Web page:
October 26, 2020

How Will We Decide Who Won a Presidential Debate in the Future?

sunset twilight

When I watched presidential debates a decade or two ago, I usually felt like it was clear how a candidate scored points in a debate. Determining who won a particular debate was often straightforward, and there didn't seem to be a lot of disagreement about it. Sure, there were extreme cases where supporters of one candidate refused to acknowledge that their candidate had been defeated, but this was not the norm. I can certainly remember watching many debates where the candidate I preferred and really wanted to win clearly lost. Things seem much different today. It isn't just that voters are far more polarized and tribalistic (although I think that is the case); it almost seems like the standards we use for evaluating debate performance have changed.

It used to be that candidates' performance in the debates changed some voters' minds. I'm not sure that is still the case. It seems like many voters now believe their candidate won no matter how their candidate performed and that all the debate does is strengthen their opinions. I suppose it is still possible that debates help undecided voters make up their minds, though I am becoming increasingly skeptical about how many undecided voters there are who are paying attention to debates. I suspect there are far fewer of these voters than our mainstream news media wants us to think.

One way to think about modern standards for judging a candidate's debate performance might be whether or not they deliver what their base wants in a debate. Even blatant lies from a candidate could be judged favorably in that light if we recognize that their base believes those lies and wants to hear them repeated by the candidate. I find that a scary thought because it suggests that truth no longer matters. It used to be that a candidate who got up on the debate stage and engaged in blatant lying would pay a political price for doing so. I'm not sure that is the case today, though it might depend on the candidate.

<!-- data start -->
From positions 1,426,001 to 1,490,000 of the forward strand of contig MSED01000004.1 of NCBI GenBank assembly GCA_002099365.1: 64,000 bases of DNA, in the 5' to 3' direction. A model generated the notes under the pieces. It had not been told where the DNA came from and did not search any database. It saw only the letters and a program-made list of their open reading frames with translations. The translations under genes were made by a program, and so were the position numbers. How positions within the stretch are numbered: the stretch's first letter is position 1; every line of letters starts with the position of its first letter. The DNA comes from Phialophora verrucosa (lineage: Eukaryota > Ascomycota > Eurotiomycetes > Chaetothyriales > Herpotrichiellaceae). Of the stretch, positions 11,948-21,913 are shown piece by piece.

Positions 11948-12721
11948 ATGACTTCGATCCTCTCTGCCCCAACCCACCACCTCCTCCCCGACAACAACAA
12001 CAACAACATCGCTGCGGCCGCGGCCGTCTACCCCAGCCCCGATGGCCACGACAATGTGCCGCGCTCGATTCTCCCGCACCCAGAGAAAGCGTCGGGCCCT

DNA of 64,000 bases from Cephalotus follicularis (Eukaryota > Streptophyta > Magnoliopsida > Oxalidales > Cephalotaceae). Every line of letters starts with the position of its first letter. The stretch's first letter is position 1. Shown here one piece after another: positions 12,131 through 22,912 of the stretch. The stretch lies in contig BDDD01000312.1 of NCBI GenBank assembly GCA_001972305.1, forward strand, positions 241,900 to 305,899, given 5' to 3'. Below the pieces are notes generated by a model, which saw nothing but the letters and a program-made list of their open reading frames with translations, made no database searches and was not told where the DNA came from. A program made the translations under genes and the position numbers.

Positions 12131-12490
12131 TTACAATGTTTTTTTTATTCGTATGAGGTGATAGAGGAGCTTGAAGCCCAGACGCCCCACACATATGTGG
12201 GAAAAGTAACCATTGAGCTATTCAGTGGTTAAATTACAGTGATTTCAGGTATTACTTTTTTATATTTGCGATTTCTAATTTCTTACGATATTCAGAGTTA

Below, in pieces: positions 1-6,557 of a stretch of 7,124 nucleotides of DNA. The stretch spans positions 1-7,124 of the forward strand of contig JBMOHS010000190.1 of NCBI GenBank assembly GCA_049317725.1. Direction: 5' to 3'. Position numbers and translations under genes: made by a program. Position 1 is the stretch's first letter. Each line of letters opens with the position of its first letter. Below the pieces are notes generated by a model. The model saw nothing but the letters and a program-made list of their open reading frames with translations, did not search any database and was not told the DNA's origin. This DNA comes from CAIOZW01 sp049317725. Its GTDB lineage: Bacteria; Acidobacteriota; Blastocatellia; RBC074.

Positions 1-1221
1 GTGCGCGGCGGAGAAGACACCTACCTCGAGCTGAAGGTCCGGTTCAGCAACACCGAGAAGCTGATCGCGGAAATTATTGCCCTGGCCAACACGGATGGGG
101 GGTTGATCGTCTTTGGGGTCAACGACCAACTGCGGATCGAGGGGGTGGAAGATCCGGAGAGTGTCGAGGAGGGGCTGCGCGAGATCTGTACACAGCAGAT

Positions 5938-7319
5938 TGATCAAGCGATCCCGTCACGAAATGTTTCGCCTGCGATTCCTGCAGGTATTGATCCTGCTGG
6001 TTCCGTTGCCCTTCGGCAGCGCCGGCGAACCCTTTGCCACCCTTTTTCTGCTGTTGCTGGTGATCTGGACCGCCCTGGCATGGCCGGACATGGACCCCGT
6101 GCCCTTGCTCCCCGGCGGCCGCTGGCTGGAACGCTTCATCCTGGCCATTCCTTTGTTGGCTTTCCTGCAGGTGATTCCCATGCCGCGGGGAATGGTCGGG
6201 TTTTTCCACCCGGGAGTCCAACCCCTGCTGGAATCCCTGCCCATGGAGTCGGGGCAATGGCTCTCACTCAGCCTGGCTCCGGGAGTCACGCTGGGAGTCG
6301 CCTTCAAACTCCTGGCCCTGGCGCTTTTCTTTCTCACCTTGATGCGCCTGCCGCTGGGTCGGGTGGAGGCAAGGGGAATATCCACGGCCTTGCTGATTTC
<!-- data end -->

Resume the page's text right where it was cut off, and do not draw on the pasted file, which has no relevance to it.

And what of the fact-checking most of us once valued? Now we hear every debate moderator insist that this is not their job. When the mainstream news media tries to provide fact-checking afterwards, some conservatives howl that it is unfair to them. Fact-checking is unfair to them? How so? If it isn't obvious that this is another scary proposition, it should be. Facts have no political bent. A fact is neither liberal nor conservative. Facts are simply reflections of reality (not unlike atheism). Nothing that deserves to be called fact-checking is politically biased. Either we want fact-checking to be part of the political process, or we don't. And if we don't, we are asking to be deceived by those who want our votes. I'll agree that we need to make sure each candidate is subjected to fact-checking. Still, one candidate deciding to lie more frequently than the other is not evidence of bias in the fact-checking process.

I thought that Donald Trump's performance in the first debate against Joe Biden was atrocious and should have been a source of embarrassment for all Americans. By any reasonable standard I can think of, he lost and lost badly, humiliating himself in the process. But you know what? I thought he did much better in the last debate. That is different from saying I agreed with much of what he said (I didn't) or that he didn't continue to willfully disregard reality to an extent that we all should have found disturbing (he did). But as far as debate performances go, I thought it was much better than his first. Using the old standards of evaluating debate performances, I'd say he probably still lost but not by that much. He also managed to land some effective hits against Biden. And if we evaluate his performance using this newer idea of how effective he was in giving his base what they wanted to hear, I think it could probably be argued that he was fairly successful. He might have even appealed to some of the few undecided voters if they were watching.

I am very curious how candidates' debate performances will be evaluated in 2024 and 2028. Will we return to the old standards, still be with the ones that appear to be in use today, or adopt entirely different standards? I suppose that depends on us and whether we'd like our candidates to be rooted in reality.